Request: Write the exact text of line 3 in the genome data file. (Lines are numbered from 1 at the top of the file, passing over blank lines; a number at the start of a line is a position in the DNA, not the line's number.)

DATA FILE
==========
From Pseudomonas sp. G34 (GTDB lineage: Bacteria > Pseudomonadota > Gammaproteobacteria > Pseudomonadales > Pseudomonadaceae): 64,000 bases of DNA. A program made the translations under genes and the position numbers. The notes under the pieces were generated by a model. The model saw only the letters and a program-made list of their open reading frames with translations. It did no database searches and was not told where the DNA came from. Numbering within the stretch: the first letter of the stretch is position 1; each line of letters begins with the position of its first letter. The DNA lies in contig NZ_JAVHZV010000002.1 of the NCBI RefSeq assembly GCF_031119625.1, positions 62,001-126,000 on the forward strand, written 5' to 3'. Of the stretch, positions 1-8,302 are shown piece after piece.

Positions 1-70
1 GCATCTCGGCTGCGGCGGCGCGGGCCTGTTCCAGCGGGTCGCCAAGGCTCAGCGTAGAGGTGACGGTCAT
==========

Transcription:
1 GCATCTCGGCTGCGGCGGCGCGGGCCTGTTCCAGCGGGTCGCCAAGGCTCAGCGTAGAGGTGACGGTCAT